- February 16, 2014
- By Matthew Richard / Eastwood Baptist Church, Gatesville
• The BaptistWay lesson for March 2 focuses on Jeremiah 1.
Michael Brown, in the Expositor’s Bible Commentary, points out, “There is a famous rabbinic dictum concerning the Torah that exhorts the faithful to ‘turn it over and turn it over again, for everything is in it.’ As far as the book of Jeremiah is concerned, the same counsel can be given for the first chapter: Turn it over and turn it over again, for everything is in it!”
These 19 verses open up the framework for the 51 chapters that follow. Some of the observations that can be made from it include the historical framework, the prophet’s call, oppositional forces, the book’s message and the spiritual relationship that exists between the Lord and the speaker.
As with any biblical passage, a distinction must be made in the prologue between what can and cannot be understood, thus providing us with what is necessary to understand the book as a whole. Virtually nothing is revealed about Jeremiah’s personal life. His date of birth is not given, and all we know about his father is his name, Hilkiah (v. 1). What we do know includes his priestly heritage, and the fact God began speaking to him about his calling before, during and after his people entered into exile (vv. 2-3). In other words, the focus of his calling is not on the events that surround it, but on God’s continual call in spite of them.
Jeremiah’s calling mirrors prophetic language that utilizes the past tense to communicate God’s certainty of an event. Its emphasis is threefold: God knew, set apart and appointed Jeremiah as a prophet (vv. 4-5). For Jeremiah, this does not become a reality until he hears these words, but they have been part of God’s reality since before he was born. This calling is not just about Jeremiah, though. It is about God’s love for his people and how he planned on taking care of them even before they knew they needed him to. It’s common to apply Jeremiah’s calling to our selves as individuals. That’s OK, as long as we remember the calling God has on any of our lives is much bigger than someone’s plans to go to college or vocational objective. It’s greater purpose is for God to share his glory with the world through our lives.
Jeremiah’s reluctance to live up to this calling is understandable, and in a sense, healthy. In our world of increasing technology and education, it is not uncommon for young people to graduate from high school thinking they are ready to take on the world. Most of them are in for a rude awakening when they discover just how tough the world can be. Jeremiah’s reluctance to trust in his own ability allows him to rely on God to be with and rescue him as he is obedient to his calling (v. 8).
Following this call, the Lord provides two oracles for Jeremiah to assure him of his words (vv. 11-16). The first oracle is an almond tree and symbolizes swift action because it blossoms well before the other trees in spring. The second is a boiling pot that portrays both the heat of divine wrath ready to burst forth and the violent fury of Nebuchadnezzar’s armies that soon will march down from the north. These oracles were meant to be a confirmation of God’s words to Jeremiah, but they also must have had a fear-inducing effect as well.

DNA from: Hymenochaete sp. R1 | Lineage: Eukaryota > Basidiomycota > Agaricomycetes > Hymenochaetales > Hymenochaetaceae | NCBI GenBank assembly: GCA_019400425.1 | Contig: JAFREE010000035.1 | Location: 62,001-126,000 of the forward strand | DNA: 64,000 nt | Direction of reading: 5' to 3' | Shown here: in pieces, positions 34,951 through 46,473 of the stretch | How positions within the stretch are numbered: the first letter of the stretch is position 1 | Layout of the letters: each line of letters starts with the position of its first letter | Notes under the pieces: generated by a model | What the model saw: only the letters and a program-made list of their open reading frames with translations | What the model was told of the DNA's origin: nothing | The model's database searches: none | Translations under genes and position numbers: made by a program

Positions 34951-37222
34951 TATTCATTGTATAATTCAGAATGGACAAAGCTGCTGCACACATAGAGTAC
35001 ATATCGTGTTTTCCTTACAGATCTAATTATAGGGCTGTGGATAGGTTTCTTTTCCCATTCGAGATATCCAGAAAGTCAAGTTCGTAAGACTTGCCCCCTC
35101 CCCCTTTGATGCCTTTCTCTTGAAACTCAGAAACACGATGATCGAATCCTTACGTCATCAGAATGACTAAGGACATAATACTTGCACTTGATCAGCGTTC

Have you ever had a truth you did not want confirmed? Unfortunately, this makes it no less true. As Christians called to live for the Lord, we will face uncomfortable truths from time to time. It may have to do with choices a child makes, tragedies your family has to face or even conflicts within your church body. This does not detract from our calling to represent God in the moment we find ourselves in, even if we wish we were living in the midst of another truth. While uncomfortable and undesirable, these things serve as confirmation that we are striving to be obedient.
Verses 17-19 are God’s rallying cry and end this chapter on a high note. God promises Jeremiah he has made him into “fortified city, an iron pillar and a bronze wall to stand against the whole land—against the kings of Judah, its officials, its priest and the people of the land” (v. 18). In other words, Jeremiah will be standing against his own people.
Going against the flow never is fun. Sometimes, when we’ve faced enough opposition, it’s easy to allow ourselves to become convinced we are in the wrong. Parents struggle when they enforce rules and standards other parents do not enforce, and their children become angry. Spouses struggle when they love unconditionally in the face of another’s hurtful actions. Friends struggle when forced to be honest with another believer about an immoral lifestyle.
Whatever situation you have been called into, no matter who you might feel is against you, know “they will fight against you but will not overcome you, for I am with you and will rescue you, declares the Lord” (v. 19).